If it had a conventional stayed rig, Blind Date would lift a hull when the breeze hits 25 knots. Sensible cruising sailors would reef at 20 knots or less. However, because the rig is unstayed it bends considerably and at 25 knots the ww hull will still be firmly in the water. This element of safety makes an enormous difference in gusty conditions.
Spacious. The cockpit seats 8 people and has a cover over it to keep them dry. With a zip on plastic door to seal it completely and a removable table, the cockpit effectively becomes part of the accommodation. There is a huge shelf area behind the seats and around the hatch for mounting instruments and storing items necessary for sailing which must not get wet (charts, binoculars, radios, sandwiches, cups of tea etc). Inside is typical harryproa, with 2 big double bunks, a toilet and shower at one end and a single bunk at the other. Two shelves run the length of the hull on the windward side with storage between them. The galley is opposite the hatch so the cook stays in touch with the crew, and is in a well ventilated, minimal motion area. There are hatches over the bunks and toilet, and windows along the ww and lw sides of the hull.
Structure. Jan employed Rudolf van de Brug to build Blind Date. The boat had to be as light as possible, strong enough to withstand North Sea gales and easily built. Where the structure has to take significant fore and aft loads (the lee hull) it is cedar strip. Where there are large unsupported areas with little curvature (ww hull decks, bridge deck and sides) panels are built from foam and glass. These were made off the boat, using foam cut exactly to shape to minimise the large losses associated with buying ready made panels. Jan and Rudolph also built the rudders, mast, boom and beams, using carbon where applicable. They built all the fittings, mast, beams and boom using the low cost and easy techniques harryproa have developed, following the very easy to follow plans drawn by MarineCad Services. Blind Date took approximately 3,500 hours from start to bareboat launch.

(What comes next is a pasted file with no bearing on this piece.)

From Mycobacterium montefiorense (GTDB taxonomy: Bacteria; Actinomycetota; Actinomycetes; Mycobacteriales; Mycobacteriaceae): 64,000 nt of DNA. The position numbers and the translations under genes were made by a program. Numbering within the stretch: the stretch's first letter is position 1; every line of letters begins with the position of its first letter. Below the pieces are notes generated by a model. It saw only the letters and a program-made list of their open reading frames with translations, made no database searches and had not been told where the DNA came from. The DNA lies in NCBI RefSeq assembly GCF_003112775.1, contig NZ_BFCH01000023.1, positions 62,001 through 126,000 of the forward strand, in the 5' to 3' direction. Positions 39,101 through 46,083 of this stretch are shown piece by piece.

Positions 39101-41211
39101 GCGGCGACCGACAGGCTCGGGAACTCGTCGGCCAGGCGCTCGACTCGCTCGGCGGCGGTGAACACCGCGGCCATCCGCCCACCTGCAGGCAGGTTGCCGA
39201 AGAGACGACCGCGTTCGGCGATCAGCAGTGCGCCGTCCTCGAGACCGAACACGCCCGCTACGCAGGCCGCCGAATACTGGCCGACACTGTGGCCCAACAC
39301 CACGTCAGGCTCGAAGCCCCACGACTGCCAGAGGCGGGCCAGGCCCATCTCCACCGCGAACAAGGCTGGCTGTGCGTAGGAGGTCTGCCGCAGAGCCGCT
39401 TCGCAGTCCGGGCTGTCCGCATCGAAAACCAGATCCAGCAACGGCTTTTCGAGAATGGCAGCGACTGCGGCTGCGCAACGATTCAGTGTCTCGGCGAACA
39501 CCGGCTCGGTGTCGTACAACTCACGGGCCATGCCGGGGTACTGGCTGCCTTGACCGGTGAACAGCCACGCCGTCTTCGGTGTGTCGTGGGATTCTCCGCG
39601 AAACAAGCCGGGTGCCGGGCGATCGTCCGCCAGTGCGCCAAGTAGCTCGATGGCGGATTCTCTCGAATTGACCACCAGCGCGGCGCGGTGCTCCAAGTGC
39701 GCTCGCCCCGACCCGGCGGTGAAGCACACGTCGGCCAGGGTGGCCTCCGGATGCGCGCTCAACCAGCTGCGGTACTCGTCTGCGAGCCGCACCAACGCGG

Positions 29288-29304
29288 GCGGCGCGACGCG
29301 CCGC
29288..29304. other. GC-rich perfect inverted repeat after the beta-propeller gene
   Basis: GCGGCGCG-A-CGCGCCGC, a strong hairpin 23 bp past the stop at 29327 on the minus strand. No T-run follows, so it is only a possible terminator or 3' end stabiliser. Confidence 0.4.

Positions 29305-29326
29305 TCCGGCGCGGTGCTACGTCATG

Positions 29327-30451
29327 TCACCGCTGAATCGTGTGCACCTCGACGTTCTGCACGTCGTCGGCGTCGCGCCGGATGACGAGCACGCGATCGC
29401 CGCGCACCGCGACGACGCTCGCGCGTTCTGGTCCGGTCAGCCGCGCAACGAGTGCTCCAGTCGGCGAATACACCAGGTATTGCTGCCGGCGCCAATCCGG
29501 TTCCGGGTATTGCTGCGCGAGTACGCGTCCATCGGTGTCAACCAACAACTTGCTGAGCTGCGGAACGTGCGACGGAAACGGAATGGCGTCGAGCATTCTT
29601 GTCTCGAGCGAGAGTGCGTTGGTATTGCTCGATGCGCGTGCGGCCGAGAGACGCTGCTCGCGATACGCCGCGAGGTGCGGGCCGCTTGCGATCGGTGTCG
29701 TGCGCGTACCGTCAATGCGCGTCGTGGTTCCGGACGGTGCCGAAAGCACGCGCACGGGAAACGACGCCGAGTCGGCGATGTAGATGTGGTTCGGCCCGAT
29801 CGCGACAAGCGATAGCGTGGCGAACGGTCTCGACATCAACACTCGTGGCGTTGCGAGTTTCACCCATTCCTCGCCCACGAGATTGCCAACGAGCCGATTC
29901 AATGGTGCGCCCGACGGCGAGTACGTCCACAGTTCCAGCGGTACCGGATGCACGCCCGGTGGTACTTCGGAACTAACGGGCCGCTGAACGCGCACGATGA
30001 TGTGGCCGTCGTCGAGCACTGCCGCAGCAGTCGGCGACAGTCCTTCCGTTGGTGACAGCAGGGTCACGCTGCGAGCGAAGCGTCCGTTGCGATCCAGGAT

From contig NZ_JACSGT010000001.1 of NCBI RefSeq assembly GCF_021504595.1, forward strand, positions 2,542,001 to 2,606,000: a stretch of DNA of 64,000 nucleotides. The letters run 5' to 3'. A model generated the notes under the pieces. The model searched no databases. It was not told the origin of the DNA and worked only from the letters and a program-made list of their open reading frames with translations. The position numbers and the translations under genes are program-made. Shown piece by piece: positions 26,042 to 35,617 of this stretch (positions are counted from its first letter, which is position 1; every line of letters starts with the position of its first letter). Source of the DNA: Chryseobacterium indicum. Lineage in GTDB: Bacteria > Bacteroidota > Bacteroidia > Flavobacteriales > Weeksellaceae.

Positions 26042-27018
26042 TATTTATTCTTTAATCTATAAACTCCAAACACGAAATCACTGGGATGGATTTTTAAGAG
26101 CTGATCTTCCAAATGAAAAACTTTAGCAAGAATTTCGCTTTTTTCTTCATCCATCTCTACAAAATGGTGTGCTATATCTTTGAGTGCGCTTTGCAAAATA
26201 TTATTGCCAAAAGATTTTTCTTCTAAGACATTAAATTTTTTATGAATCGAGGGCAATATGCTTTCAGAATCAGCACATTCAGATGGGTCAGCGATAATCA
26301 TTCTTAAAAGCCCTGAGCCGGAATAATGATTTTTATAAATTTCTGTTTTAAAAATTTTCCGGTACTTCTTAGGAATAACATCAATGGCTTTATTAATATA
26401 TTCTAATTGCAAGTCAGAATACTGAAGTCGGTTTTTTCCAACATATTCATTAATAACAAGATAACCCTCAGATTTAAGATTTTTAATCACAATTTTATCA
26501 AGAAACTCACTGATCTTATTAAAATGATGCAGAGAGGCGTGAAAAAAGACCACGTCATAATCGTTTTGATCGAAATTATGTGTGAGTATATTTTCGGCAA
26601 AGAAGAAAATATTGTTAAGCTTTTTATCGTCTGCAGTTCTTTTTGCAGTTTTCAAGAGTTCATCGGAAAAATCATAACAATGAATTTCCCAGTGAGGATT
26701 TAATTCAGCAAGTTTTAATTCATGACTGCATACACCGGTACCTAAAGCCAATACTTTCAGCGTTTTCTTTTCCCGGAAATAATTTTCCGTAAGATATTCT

Shallow draft. A lot of sailing in Dutch waters is done in very shallow water. It was essential that not only did Blind Date draw as little as possible (400mm/16″) but it had to be steerable at the same time, and the rudders had to kick up without damage in the event of running aground. Jan and Rudolph did not want a rudder protruding through the bottom of the boat. Hitting something at speed should not mean tearing the bottom out of the hull! The design meets all these specs and is cheap and easy to build.